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Dull 'Blade'

[whitespace] Blade
Snipes Hung: Buffy he's not, but Wesley Snipes stakes his acting future on 'Blade.'

New vampire thriller doesn'tstick its neck out far enough

By Michelle Goldberg

A SLICK, CARTOONISH bloodfest, Blade could have stood out from the sorry lot of 1998 summer blockbusters except for two unforgivable flaws. This futuristic vampire action film has some fantastic set pieces, trippy cinematography and a few truly witty conceits. But it also has a plot so frustratingly illogical (even for a horror/thriller/superhero movie) that even the most taciturn viewer will be tempted to shout at the screen. Worse, leading man Wesley Snipes, who ordinarily oozes gravity and charisma, is as thick and leaden as Sylvester Stallone.

Snipes' Blade, a brooding human/vampire hybrid, must defeat a group of ruthless vampire upstarts determined to overthrow the older vampire establishment and call upon the mythical "blood god" to bring about an apocalypse that will end the human race. The problem here is motivation. Deacon Frost (Stephen Dorff), the leader of the renegade vampires, is fond of calling people "food" and "cattle." Why, then, would he want to do away with them? What has he to gain by killing off his food supply?

As the movie begins, a brunette Traci Lords leads a goofy young hipster through a meat-packing plant, promising him a surprise. They swerve past sides of beef until they reach a door guarded by a huge man with a headset. Behind the door, to the guy's delight, is a break-in rave where gorgeous kids grind to throbbing techno. Suddenly, the sprinkler system goes on, spraying blood instead of water onto the ravenous crowd. A sign behind the DJ booth flashes the word "Bloodbath." The guy realizes that what he'd taken for a trendy underground party is something far more satanic, as all the beautiful, blood-drenched scenesters bare their fangs and close in on him. And then, of course, Blade appears, and, because this is a weightless summer action film, the hundreds of vampires attempt to fight him one by one, and he dodges dozens of rounds of machine gun fire, but all his shots hit their targets--and, well, you know the rest.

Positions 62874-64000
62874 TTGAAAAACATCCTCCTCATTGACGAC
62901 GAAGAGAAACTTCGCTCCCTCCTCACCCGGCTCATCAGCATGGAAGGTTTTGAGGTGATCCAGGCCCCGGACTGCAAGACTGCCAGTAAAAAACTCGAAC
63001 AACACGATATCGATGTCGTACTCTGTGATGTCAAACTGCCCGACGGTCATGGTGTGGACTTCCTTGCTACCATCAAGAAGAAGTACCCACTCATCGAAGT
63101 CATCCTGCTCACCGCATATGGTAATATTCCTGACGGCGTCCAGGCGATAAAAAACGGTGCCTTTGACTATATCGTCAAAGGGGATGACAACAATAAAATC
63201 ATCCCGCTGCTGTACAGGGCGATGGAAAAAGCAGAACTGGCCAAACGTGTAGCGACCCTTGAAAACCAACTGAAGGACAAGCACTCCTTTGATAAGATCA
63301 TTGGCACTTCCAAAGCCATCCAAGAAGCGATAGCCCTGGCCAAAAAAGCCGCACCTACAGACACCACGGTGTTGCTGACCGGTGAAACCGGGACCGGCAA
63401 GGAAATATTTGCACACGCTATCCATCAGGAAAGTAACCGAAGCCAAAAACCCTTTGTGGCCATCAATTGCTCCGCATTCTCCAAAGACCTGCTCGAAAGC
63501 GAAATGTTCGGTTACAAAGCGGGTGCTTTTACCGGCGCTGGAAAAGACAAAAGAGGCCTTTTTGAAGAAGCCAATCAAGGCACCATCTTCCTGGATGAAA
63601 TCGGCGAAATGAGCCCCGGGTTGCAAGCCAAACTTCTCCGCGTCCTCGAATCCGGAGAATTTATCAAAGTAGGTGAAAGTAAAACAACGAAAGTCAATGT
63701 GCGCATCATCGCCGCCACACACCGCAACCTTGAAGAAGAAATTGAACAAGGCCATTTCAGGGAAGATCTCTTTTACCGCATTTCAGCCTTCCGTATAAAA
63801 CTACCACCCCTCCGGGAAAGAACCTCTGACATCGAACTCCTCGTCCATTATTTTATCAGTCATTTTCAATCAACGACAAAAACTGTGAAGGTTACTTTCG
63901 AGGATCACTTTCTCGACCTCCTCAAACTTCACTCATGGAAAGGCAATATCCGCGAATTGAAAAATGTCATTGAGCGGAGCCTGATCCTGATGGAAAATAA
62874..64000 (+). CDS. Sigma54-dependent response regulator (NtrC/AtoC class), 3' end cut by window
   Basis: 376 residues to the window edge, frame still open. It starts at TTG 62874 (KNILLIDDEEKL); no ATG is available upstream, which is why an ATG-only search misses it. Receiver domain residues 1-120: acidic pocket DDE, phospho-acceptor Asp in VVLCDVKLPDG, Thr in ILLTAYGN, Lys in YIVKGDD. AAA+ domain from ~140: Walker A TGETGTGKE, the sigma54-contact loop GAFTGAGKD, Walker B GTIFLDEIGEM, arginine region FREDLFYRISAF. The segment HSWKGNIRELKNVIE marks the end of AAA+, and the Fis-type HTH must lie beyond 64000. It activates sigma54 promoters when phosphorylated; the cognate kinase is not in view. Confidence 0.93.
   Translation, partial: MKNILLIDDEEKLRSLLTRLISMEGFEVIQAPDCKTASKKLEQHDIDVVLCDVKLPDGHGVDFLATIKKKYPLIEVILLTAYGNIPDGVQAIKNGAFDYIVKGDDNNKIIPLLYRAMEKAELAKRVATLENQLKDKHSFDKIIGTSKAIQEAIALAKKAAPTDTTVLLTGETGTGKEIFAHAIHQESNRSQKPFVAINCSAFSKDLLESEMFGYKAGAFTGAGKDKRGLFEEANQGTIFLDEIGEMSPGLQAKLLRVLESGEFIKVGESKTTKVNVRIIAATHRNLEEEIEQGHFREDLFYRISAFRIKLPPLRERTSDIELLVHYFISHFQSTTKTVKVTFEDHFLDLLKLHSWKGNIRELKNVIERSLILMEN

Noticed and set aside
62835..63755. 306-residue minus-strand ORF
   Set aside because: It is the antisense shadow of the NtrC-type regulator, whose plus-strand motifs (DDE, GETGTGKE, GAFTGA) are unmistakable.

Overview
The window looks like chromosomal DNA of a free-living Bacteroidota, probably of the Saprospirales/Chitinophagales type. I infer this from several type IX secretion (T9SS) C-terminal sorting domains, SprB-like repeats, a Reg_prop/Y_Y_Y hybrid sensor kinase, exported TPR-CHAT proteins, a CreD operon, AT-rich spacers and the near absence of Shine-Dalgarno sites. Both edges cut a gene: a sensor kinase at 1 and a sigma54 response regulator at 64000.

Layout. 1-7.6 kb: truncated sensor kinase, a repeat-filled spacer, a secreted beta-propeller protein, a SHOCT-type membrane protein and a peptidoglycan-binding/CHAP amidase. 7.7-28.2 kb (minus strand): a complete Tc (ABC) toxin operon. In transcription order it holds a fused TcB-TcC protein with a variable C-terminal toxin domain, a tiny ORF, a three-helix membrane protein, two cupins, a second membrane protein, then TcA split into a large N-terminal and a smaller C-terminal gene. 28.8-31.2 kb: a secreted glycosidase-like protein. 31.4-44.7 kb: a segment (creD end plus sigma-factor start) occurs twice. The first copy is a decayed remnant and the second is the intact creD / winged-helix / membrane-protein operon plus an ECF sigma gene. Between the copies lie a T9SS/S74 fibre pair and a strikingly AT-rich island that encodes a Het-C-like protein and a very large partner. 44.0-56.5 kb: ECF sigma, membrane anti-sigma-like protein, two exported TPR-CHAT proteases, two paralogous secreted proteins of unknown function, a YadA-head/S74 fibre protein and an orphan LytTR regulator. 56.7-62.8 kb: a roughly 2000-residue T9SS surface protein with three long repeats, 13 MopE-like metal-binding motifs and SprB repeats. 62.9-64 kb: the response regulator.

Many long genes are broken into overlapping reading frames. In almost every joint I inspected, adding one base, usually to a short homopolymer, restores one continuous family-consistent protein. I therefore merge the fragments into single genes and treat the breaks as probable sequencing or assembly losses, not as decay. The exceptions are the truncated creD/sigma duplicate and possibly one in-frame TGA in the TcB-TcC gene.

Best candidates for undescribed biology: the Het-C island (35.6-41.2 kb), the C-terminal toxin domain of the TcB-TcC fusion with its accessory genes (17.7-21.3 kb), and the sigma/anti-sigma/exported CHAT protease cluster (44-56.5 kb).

Perhaps it's unfair to fault such a film for being formulaic, and Blade does deliver at least one big surprise. There are also a couple of other visual treats, including great uses of time-lapse photography, high-speed cityscapes and slow motion.

But while Blade is supposed to be a new kind of superhero, a loner who has as much in common with the villains he fights as with the humans he protects, he comes across as little more than a sullen version of Batman (even his motivation's the same--he lives to avenge his mother's murder). The potentially engrossing, conspiracy-theory aspects of the story are never developed after an early, terrifying scene in which Karen lets down her guard during the day and is nearly killed by the vampire's human lackeys. Udo Kier is, as always, regally creepy as the head of the old-guard undead. But without at least a minimally lucid story line and characters worth caring about, visuals, music and atmosphere combined aren't enough, even for a summertime popcorn flick.

Blade (R; 120 min.), directed by Stephen Norrington, written by David S. Goyer, photographed by Theo Van de Sande and starring Wesley Snipes, N'Bushe Wright and Stephen Dorff.

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From the August 20-26, 1998 issue of Metro.

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